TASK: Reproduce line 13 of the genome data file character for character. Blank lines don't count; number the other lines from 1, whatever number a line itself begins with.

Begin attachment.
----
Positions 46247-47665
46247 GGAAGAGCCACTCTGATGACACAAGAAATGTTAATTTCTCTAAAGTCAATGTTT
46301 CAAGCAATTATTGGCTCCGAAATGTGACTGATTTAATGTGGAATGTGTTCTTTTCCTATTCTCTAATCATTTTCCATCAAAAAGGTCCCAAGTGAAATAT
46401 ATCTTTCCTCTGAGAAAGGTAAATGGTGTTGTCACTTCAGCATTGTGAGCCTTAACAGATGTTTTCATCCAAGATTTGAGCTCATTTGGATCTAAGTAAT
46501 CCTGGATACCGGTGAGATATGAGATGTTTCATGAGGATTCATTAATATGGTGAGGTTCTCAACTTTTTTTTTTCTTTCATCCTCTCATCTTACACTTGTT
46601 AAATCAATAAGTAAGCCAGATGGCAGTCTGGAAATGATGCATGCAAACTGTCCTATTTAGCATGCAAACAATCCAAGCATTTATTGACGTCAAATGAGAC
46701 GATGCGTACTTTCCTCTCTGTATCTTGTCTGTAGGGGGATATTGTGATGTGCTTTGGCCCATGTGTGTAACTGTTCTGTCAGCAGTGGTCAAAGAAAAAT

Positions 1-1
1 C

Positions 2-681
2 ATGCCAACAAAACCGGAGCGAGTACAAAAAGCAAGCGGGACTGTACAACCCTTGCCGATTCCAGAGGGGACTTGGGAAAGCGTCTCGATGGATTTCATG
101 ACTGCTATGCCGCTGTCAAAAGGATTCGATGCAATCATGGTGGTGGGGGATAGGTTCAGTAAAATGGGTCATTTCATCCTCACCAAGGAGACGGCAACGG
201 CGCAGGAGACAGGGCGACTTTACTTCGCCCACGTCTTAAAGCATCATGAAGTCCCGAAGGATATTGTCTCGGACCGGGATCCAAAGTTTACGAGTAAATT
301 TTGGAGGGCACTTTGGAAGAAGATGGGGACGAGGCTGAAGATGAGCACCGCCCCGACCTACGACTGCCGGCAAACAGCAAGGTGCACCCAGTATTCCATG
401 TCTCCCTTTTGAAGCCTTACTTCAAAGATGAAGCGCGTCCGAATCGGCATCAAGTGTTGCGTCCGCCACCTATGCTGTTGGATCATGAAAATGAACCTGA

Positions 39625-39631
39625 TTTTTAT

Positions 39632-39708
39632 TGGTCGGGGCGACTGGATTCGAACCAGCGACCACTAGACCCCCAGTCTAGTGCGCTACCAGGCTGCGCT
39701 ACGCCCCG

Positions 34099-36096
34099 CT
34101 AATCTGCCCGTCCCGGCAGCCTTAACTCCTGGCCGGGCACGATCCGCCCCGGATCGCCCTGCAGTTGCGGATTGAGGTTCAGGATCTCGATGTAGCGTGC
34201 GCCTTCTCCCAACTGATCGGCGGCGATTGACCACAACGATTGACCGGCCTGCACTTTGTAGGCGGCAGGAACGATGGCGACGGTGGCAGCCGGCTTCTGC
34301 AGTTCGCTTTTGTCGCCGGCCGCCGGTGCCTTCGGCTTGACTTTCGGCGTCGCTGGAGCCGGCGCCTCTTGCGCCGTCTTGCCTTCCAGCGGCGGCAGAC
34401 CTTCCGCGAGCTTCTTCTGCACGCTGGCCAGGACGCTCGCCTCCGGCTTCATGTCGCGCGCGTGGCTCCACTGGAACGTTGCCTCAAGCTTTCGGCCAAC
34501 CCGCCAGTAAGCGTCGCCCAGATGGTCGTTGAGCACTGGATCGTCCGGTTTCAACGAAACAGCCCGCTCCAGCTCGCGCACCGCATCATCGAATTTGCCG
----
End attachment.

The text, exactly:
201 CGCAGGAGACAGGGCGACTTTACTTCGCCCACGTCTTAAAGCATCATGAAGTCCCGAAGGATATTGTCTCGGACCGGGATCCAAAGTTTACGAGTAAATT